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More is needed from the Bergeron line

April 16, 2019, 11:30 AM ET [3 Comments]
Anthony Travalgia
Boston Bruins Blogger • RSSArchiveCONTACT
A big reason as to why the Bruins were able to move past the Toronto Maple Leafs last postseason was due to the success the line of Brad Marchand, Patrice Bergeron and David Pastrnak had in the series.

The trio combined for nine goals and 30 points, with 25 of those points coming at even strength.

But now, as the Bruins face a 2-1 series deficit heading into Game 4 Wednesday night in Toronto, the Bergeron line is left searching for answers as they’ve yet to make a real impact on the series.

Through three games in their best-of-seven series with the Maple Leafs, the line has three goals and six points. However, two of those three goals have come on the power play, and off the stick of Bergeron.

Brad Marchand has the line’s lone five-on-five goal.

At even the strength, the line is struggling to find ways to score, and it certainly has been an issue for a Bruins team that is not built to win hockey games when their top line is failing to put pucks in the net.

“I think they're trying real hard one-on-one to get there. They've got to use each other a little bit better and get an old-fashioned goal where there's a center lane drive, pucks to the net, second chance,” said head coach Bruce Cassidy. “They're pretty determined guys. They'll find their way."

Part of the issues the Bergeron line has faced has been how well Toronto’s top line of John Tavares, Mitch Marner and Zach Hyman have taken away space for the line, not allowing them to work the magic we’ve been accustomed too.

“It’s tight hockey, on both sides. Five-on-five, we’ve got to find ways to create more,” said Bergeron. “It’s a good matchup but, bottom line, you can’t really worry about that. It’s about competing and being your best and bringing the best out of our line.”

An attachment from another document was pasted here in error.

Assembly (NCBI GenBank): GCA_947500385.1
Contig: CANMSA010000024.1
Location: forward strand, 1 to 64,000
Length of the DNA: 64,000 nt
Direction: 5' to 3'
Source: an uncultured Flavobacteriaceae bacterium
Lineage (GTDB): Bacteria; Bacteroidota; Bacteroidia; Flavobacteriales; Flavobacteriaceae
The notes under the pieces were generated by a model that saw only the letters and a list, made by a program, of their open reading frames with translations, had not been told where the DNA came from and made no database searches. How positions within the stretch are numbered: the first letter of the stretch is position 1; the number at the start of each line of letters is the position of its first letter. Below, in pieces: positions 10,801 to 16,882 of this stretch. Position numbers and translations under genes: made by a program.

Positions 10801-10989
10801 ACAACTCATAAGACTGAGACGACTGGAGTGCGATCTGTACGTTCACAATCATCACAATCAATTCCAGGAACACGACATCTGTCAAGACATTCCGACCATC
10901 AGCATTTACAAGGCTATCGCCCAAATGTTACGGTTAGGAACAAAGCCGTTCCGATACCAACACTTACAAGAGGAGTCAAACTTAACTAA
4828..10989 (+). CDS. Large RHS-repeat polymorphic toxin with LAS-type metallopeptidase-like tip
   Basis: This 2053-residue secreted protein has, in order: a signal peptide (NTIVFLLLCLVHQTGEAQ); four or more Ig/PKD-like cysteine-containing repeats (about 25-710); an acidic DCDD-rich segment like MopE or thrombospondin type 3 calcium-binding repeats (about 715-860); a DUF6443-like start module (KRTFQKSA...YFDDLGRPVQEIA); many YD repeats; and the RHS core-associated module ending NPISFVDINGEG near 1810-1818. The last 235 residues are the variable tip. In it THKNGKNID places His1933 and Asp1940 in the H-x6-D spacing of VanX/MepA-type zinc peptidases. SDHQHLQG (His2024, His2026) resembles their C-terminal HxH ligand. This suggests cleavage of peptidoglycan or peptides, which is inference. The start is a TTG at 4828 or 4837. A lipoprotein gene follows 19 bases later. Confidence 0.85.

In just over 22 minutes of five-on-five ice time against the Tavares line, Bergeron and company have yet to generate a five-on-five goal, and have been out-shot 13-4.

The line is getting the puck inside the offensive zone, but from there they’re doing little with it. Part of that has been due to how little time they’re getting in the zone as a whole to work with the puck.

“It’s about keeping the puck, and once you do have possession it’s about getting it to the net a little bit more,” said Bergeron. “We can’t stay on the outside and we have to find a way to create those chances.”

Although they’re not exactly dominating on the score sheet, the Tavares line is doing what not many lines before them have been able to do in slowing down arguably the league’s top line.

Even when the Bergeron line has been able to get away from the Tavares trio, the results haven’t been much better.

In 35:57 of five-on-five ice time in the series, the Bergeron line has been out-shot 20-17.

“I think it’s more on us. We’re getting a little bit frustrated, but it’s a long series,” said Pastrnak. “We’re going to regroup.”

Coming into the series, the Bergeron line was a big focus of Toronto’s, especially Pastrnak. Through three games, Pastrnak has just one point, and has yet to put the puck in the net.

Pastrnak has fired 10 shots on goal.

After a quiet night in Game 1 and 2, Pastrnak was more engaged in Game 3. As you can see from the individual event maps below, Game 3 saw more shot attempts from Pastrnak as he looks to breakout of his slump.

Game 1:

Game 2:

Game 3:

Based off of what he showed in Game 3, we shouldn’t be surprised to see some better results off of Pastrnak’s stick in Game 4.

For the sake of the Bruins position in this series, they sure hope so.
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